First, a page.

The life of workers in the Canal Zone was filled with hardships: constant rain, backbreaking work, racial tensions between West Indian and white laborers, and the constant fear of debilitating illnesses such as yellow fever or malaria. Early working conditions were so harsh that nearly all skilled American workers deserted within a year. As work on the canal progressed, however, the Isthmian Canal Commission improved facilities and provided incentives for workers to stay. This photo gallery provides a look into the everyday life of the people that lived and worked on the canal from 1904 to 1914.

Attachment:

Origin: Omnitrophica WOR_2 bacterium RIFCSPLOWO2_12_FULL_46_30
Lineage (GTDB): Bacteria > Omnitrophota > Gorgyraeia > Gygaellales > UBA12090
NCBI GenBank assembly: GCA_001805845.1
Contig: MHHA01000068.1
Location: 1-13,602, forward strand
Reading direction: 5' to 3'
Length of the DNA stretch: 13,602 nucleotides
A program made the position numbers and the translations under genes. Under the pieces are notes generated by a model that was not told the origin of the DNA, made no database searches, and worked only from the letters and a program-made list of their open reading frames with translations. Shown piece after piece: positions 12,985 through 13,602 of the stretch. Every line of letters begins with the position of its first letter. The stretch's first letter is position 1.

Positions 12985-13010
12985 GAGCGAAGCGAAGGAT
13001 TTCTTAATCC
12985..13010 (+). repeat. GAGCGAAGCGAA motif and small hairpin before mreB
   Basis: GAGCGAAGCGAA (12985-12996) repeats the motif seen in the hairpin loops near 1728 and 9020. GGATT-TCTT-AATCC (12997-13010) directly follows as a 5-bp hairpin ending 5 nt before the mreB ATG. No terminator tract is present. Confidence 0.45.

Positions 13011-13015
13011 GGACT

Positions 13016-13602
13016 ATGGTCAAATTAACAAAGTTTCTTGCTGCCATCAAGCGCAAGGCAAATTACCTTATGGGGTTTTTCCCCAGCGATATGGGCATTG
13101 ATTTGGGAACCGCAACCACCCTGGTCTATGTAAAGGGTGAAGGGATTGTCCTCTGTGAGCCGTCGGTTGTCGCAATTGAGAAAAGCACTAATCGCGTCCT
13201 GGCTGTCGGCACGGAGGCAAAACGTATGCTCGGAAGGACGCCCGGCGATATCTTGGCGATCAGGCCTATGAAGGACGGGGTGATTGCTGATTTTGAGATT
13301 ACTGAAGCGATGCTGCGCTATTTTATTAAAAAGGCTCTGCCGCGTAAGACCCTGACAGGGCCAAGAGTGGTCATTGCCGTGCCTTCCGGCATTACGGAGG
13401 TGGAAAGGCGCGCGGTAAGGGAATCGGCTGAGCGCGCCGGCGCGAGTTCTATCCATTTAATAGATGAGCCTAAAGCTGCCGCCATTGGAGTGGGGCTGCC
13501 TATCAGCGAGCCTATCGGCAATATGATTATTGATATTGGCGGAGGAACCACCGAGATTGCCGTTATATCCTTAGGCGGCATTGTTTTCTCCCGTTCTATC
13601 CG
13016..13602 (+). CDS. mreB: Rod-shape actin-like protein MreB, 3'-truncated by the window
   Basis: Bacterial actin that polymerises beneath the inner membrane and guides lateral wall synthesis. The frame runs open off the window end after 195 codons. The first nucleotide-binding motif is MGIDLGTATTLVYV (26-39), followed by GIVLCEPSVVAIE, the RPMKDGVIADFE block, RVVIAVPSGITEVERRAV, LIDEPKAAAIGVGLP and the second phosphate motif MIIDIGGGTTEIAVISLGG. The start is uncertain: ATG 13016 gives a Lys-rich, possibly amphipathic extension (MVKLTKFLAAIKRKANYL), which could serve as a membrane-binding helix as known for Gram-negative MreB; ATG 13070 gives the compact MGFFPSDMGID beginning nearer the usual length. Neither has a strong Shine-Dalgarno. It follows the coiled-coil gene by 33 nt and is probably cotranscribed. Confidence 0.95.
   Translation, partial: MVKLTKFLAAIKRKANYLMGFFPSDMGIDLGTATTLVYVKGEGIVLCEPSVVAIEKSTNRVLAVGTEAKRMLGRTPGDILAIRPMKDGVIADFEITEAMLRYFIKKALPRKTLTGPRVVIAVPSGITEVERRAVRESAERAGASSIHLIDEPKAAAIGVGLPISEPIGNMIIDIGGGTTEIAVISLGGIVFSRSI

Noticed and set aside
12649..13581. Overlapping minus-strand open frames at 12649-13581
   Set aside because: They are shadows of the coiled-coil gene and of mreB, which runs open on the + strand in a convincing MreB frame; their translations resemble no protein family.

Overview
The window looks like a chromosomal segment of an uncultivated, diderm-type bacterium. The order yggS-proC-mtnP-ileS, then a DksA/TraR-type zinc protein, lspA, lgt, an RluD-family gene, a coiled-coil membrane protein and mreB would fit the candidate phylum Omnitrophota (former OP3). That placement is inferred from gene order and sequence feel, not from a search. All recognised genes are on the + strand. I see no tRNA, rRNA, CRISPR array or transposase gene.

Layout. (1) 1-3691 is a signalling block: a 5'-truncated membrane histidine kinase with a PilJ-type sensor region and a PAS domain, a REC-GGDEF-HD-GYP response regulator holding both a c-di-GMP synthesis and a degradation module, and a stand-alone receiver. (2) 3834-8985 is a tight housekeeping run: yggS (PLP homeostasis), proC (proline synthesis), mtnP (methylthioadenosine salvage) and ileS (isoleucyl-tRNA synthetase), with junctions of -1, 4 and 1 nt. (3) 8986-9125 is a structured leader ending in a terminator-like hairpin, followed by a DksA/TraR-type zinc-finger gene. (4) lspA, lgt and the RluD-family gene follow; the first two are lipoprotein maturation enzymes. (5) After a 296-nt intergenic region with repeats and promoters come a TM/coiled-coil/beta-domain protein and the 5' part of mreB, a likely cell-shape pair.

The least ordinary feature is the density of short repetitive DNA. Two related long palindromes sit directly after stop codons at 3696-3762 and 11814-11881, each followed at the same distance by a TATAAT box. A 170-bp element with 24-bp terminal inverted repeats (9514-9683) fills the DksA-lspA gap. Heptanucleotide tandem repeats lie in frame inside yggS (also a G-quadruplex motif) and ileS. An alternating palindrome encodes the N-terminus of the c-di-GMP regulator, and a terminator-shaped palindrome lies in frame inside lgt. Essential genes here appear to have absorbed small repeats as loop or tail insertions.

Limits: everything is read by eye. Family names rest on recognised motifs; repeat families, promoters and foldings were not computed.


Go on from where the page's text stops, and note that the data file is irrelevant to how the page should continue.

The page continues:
In 1934, American polar explorer Richard Byrd became the first to experience winter in Antarctica's interior.
George Eastman introduced the Kodak and Brownie camera systems and transformed photography into something anybody could do.
Between 1854 and 1929 more than 100,000 abused or orphaned children were sent by train to the Midwest to begin new lives in foster families.
In 1960, Francis Gary Powers' U-2 spy plane was shot down over the Soviet Union.
Robert Noyce's invention of the microchip launched the world into the Information Age.
The impact of tuberculosis in America, once the deadliest killer in human history.
A uniquely impressionistic history of the early years of the Space Race.
The American effort to relieve starvation in Soviet Russia in 1921 during the worst natural disaster in Europe in 500 years.